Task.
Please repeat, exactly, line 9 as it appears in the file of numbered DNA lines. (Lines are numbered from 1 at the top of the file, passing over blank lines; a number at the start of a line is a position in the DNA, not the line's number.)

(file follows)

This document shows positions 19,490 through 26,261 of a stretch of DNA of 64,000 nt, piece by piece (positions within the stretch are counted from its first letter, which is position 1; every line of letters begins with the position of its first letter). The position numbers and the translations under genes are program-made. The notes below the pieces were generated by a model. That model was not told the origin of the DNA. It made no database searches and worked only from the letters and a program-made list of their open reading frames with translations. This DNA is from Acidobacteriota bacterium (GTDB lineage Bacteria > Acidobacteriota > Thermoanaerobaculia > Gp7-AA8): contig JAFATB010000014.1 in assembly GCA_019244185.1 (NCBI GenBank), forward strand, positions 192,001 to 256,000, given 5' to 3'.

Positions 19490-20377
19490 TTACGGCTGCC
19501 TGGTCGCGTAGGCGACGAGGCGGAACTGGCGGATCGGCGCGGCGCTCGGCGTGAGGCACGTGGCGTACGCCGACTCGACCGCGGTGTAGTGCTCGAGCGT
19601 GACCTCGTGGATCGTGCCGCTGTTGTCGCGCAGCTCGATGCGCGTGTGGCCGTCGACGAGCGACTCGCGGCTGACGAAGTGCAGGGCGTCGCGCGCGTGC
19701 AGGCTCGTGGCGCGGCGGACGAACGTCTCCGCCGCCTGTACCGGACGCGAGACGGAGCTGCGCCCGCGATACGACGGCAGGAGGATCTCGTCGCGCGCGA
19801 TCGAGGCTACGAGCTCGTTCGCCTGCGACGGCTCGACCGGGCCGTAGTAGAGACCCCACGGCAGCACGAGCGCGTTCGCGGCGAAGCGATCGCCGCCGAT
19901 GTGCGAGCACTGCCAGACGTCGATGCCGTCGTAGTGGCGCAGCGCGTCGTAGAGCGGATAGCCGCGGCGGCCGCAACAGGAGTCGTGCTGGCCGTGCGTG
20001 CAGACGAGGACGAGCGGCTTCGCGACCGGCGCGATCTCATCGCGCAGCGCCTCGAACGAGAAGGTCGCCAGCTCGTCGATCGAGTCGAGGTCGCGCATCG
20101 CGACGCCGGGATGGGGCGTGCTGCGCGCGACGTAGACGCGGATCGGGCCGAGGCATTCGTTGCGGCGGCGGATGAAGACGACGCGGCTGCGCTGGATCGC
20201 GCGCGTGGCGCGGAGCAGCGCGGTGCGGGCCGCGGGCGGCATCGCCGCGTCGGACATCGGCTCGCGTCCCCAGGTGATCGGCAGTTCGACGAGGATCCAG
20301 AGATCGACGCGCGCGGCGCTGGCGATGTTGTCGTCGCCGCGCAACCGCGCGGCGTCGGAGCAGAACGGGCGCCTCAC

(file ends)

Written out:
20001 CAGACGAGGACGAGCGGCTTCGCGACCGGCGCGATCTCATCGCGCAGCGCCTCGAACGAGAAGGTCGCCAGCTCGTCGATCGAGTCGAGGTCGCGCATCG